Natural Takeover of Small Things
The book opens with an image of Fresno as “the inexhaustible nerve/in the twitching leg of a dog/three hours after being smashed/beneath the retread wheel/of a tomato truck en route to/a packing house that was raided/by the feds just days before the harvest.” It ends with “Adios, Fresno,” an astringent farewell to the city: “You can keep your fields,/the sun will follow me./I won’t reconsider./I’ve overstayed my welcome/by three generations.” By then, we have toured the breadth of the San Joaquin Valley, have tasted Fuyu persimmons and lengua, have witnessed a home crumbling to foreclosure, and listened to the last words of a dying campesino. We’re made aware that this is an atmosphere scented by an entirely organic stew—a melding of culture, objects, and forms. This is a place where rubble mirrors the refuse of lives. But garbage is also compost. And if we squint, we can see through the wreckage a few small patches where love could be taking root and hope might actually be sprouting.
“The Natural Takeover of Small Things delivers what many readers of poetry want: vulnerability and imagination; lyricism and intensity.”—Southwestern American Literature
“Hernandez’s second book of poetry proves again his mastery of the provocative image, with the beautiful wreckage of rural California in full view.”—Booklist
“This collection is distinctive in its ability to utilize crisp imagery, lyric, musicality, and narrative to create a collection that flows smoothly and opens the reader to a new window in the Chicano experience.”—Matthew Shenoda, author of Seasons of Lotus, Seasons of Bone: Poems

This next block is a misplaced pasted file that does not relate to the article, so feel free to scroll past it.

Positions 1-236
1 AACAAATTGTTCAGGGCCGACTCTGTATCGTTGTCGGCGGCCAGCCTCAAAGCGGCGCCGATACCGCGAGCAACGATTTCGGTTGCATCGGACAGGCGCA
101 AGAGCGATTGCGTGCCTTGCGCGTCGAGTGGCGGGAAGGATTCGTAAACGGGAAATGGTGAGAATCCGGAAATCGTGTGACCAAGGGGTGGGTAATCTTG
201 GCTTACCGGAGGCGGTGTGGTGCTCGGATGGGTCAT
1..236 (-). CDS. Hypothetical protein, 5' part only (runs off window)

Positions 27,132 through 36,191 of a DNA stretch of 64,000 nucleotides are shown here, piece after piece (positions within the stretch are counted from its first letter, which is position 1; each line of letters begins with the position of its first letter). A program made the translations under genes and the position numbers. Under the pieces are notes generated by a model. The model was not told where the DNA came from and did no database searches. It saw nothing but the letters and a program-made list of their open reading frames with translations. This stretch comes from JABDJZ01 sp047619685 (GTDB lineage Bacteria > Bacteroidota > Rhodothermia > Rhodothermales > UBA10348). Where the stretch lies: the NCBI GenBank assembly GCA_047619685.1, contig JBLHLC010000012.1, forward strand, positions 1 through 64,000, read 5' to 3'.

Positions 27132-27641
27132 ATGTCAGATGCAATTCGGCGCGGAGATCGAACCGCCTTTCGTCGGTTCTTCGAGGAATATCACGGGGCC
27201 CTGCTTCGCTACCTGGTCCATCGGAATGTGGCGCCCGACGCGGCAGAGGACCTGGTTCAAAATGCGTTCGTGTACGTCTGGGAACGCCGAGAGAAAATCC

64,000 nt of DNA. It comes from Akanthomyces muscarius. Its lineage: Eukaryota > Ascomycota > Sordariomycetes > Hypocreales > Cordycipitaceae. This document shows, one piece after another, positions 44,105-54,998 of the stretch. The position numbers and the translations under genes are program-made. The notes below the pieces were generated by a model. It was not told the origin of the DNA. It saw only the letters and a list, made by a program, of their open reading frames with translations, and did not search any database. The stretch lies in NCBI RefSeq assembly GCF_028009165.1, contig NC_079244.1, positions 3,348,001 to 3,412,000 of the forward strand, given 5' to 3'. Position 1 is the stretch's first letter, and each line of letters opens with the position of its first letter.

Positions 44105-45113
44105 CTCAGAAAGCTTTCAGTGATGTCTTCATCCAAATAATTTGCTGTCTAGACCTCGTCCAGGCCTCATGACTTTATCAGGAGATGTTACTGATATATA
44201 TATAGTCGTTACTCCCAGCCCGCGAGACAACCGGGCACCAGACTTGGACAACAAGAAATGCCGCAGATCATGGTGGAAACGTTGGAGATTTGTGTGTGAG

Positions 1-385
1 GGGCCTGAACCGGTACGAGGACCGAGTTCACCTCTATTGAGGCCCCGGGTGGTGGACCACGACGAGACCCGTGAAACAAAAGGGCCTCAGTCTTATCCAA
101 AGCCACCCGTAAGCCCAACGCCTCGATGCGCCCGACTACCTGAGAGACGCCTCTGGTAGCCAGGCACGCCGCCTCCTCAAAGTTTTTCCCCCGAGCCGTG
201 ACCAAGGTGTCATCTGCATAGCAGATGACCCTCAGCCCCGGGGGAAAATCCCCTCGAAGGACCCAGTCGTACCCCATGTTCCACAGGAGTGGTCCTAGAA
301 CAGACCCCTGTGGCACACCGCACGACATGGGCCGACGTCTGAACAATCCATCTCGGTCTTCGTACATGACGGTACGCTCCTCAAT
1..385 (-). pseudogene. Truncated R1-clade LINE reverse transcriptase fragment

“A lyrical invocation of the San Joaquin Valley’s semi-arid landscape, with a loving and deft portrayal of those who grow up, toil, and die within its vast, flat expanses.”—Diana García, author of When Living Was a Labor Camp
“Tim Hernandez’s poems are a rich, rapt, blooming wonder. These songs, sutras, terrific long poems, portraits, visions and anthems are rooted in the soil of California farming towns like Fresno and Salinas. Hernandez has a deep and true sense of the hidden sacred in every gritty bit of life.”—Amy Gerstler, author of Dearest Creature
“What is most prominent in Tim Hernandez’s poetry is how he gorgeously underscores the entwined relationship between the journeys of everyday people, especially the farmworker communities of the San Joaquin Valley, and the land in which they live, love, die, and breathe. His poetry does more than dignify lives; it elevates their joys and sufferings to the artful realm of enchantment, and yet, there is nothing pretentious or hollow about his poems. With an intimate appetite for the fantastical, his tone switches between the reverent and awe-inspired to the comedic and whimsical. I count him as one of the best emergent poets writing today.”—Major Jackson, author of Holding Company: Poems